Of course if you think about it logically what he's basically saying is that YOU are the one who always has to bathe them and it's not his responsibility at all. You could just as easily say they're not with you long enough to be bathed and then who would do it?

He's being an utter twat.

branson Sun 16-Oct-11 18:43:06

I don't mind mine going 3 days without a bath but they usually don't and they are younger and don't wet the bed.

The 'not here long enough' would piss me off. they are only at your house one extra night so what if you decided not to wash them or feed them a vegetable or make them do homework because they are not there long enough. He might as well just say he can't be arsed and he knows you will pick up the slack.

scarevola Sun 16-Oct-11 18:47:57

It depends on how stinky your children are. My younger two are still fine on once a week. But when puberty starts kicking in, this can change rapidly.

And I do think it's better if there's a bath/shower after a urine (or other exceptional) incident - but I'd have thought by that age children can wash themselves sufficiently well for immersion to be desirable rather than essential.

balia Sun 16-Oct-11 18:48:11

I know how horrible this is - my DSS's mum doesn't believe in washing (it strips essential oils from your skin, apparently, and hair self-cleans) so he is regularly grubby and smelly when he arrives here for the weekend. DH has a midweek evening so we did manage to get him going to swimming lessons for a while - having a shower then really helped the situation. Could you suggest that?

SacreLao Sun 16-Oct-11 18:48:28

When they were younger I wouldn't mind the 3 days but as DS wets the bed every night and Ex refuses to use nappies (his choice, his washing so I stay out of it) he absolutely stinks and isn't being washed.

The older DD is also getting to that stage where bits of under arm hair are sprouting and she is going through a very sweaty stage so IMO needs washing daily.

I bath them before they go and when they come back but they must stink at school due to not being washed and I worry they will become targets with bullies.

My DS has SEN so is already a target without sending him to school stinking of urine.

He is likely to take huge offence if I mention this and he is not the cleanest person in the world himself, not that I am but I maintain good personal hygiene at least.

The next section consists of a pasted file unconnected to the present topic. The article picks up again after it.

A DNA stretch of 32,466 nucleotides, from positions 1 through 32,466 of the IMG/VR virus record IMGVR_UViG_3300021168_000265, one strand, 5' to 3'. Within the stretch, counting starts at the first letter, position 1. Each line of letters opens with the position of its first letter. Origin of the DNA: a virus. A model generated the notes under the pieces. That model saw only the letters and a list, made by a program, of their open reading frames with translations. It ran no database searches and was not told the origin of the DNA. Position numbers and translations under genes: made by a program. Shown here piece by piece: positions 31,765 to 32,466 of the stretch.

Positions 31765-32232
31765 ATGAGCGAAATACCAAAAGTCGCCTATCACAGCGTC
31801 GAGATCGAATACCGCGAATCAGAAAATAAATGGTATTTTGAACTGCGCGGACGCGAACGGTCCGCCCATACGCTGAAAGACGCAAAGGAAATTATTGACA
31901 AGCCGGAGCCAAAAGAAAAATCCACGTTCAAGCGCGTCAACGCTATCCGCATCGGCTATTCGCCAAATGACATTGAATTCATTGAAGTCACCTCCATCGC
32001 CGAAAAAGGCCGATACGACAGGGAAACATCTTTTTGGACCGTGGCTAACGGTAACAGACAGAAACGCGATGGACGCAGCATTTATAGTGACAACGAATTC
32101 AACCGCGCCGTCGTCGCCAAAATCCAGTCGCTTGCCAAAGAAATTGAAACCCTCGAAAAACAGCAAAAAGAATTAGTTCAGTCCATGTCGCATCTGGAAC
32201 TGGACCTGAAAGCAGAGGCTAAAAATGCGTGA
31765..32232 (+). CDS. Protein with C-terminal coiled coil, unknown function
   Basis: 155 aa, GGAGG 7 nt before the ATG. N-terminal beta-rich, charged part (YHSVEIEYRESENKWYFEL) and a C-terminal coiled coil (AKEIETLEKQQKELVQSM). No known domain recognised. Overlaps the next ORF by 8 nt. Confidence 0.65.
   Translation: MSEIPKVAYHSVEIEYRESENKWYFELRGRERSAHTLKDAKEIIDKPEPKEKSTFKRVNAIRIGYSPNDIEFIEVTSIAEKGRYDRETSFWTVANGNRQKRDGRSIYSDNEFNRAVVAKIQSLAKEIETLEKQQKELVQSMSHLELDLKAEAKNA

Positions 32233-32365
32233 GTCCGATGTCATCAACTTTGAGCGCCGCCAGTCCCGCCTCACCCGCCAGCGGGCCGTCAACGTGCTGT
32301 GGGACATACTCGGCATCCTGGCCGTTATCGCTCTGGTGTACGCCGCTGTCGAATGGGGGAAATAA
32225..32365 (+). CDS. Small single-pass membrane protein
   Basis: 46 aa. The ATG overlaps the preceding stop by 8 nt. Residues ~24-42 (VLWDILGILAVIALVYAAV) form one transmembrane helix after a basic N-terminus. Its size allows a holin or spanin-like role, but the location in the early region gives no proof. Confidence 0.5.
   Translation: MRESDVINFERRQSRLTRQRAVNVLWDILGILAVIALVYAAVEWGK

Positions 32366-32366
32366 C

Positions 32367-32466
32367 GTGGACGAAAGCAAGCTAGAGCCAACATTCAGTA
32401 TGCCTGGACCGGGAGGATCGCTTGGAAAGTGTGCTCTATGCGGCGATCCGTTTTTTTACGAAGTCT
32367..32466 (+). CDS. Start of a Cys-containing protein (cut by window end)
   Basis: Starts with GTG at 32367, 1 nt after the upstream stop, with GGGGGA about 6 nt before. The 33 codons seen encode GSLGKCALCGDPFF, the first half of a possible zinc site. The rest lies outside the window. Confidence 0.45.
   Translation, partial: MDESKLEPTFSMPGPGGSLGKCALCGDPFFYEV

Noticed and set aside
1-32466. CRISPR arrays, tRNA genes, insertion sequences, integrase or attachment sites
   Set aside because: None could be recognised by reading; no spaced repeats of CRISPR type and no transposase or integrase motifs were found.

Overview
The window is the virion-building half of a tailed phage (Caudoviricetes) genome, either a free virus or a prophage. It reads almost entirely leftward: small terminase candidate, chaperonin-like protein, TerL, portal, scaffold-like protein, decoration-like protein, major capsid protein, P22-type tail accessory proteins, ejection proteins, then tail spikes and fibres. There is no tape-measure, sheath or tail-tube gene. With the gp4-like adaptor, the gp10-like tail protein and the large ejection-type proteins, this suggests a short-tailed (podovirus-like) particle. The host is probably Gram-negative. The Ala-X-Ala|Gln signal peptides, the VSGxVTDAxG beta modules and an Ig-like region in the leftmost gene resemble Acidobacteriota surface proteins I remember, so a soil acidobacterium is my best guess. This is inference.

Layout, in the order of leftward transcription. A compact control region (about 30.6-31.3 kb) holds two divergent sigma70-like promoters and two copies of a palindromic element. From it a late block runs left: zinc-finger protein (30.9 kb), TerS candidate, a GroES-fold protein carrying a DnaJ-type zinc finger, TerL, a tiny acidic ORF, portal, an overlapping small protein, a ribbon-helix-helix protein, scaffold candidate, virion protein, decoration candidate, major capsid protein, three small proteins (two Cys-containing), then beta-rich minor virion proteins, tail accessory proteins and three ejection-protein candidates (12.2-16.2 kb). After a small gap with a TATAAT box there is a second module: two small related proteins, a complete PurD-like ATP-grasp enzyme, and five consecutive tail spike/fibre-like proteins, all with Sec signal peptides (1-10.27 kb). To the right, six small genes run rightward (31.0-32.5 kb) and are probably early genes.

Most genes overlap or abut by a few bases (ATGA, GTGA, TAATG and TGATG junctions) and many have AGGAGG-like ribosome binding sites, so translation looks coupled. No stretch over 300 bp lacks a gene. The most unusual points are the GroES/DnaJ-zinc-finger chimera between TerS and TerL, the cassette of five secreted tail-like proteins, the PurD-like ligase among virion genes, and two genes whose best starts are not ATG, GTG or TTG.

microfight Sun 16-Oct-11 18:49:26

I think you need to put the responsibility with the children certainly 9 is old enough to bath and clean teeth. If it comes from them then your ex will have to do it.

MajorBOO Sun 16-Oct-11 18:49:32

I am really shocked at this behaviour, good hygiene is one of the most important things we parents have to teach our children.

Bath time for little ones can be a real bonding exercise, and as they get older regular baths/showers should simply be part of the daily routine.

He clearly is an ex for a reason, but there's no way I would allow this to continue - leaving a child to walk around for a couple of days in his own urine is neglect in my eyes, and I struggle to believe that anyone else would see it differently.

SacreLao Sun 16-Oct-11 18:52:51

Just to add, DD feels uncomfortable as while it is her dad it is not his house. Dad lives with his partner in HER house with her children and it is pointed out a lot that it is HER house.

DS has SEN and bed wets every night, not a little either he soaks the bed completely. He has prescription nappies due to this as the doctors have said it is incontinence to a degree but his dad will not use them.

I figured it wasn't worth pushing as i'm not the one having to wash the bedding every morning but because he is allowed to wet all over himself he needs bathing or at least a decent wash in the morning before school.

Dad does not have the best personal hygiene so proberly has not noticed the smell on them.

FootprintsOnTheMoon Sun 16-Oct-11 18:55:23

At 9 and 7 I'd guess they can jump in the shower themselves. Can you get them in the habit of self-care at your house - and hope tha it carries over?

Urgh frmo what you've said I'd be questioning whether to send them for overnight stays tbh. If a parent can't bathe their children as often as is required and makes them feel unwelcome in his home, is he parenting adequately?

FabbyChic Sun 16-Oct-11 18:57:17

Id refuse to let them go unless they are bathed. Sorry but that would be a must for me.

EricNorthmansMistress Sun 16-Oct-11 18:59:46

Do they have to go for three nights then? If he doesn't want to look after them properly then why would he have them for almost have the week?

I wouldn't be happy at all.

You've given 3 good reasons why they should be bathed every day IMO:

- Your DS wets the bed
- Your DD is starting puberty
- Sending them to school smelly is making them a target for bullies

No reasonable adult could argue. The odd night if they've been out of whatever, fine. But consistently never bathing them - not on.

And I have two DCs and don't bath them every day. IN fact I feel they haven't been bathed enough and am trying to improve. But I know how dirty/smelly they are and what impact it's likely to have on them.

coccyx Sun 16-Oct-11 19:00:46

Lazy arse. the child who wets the bed every night needs bathing, poor soul.
Could you mention it to his new partner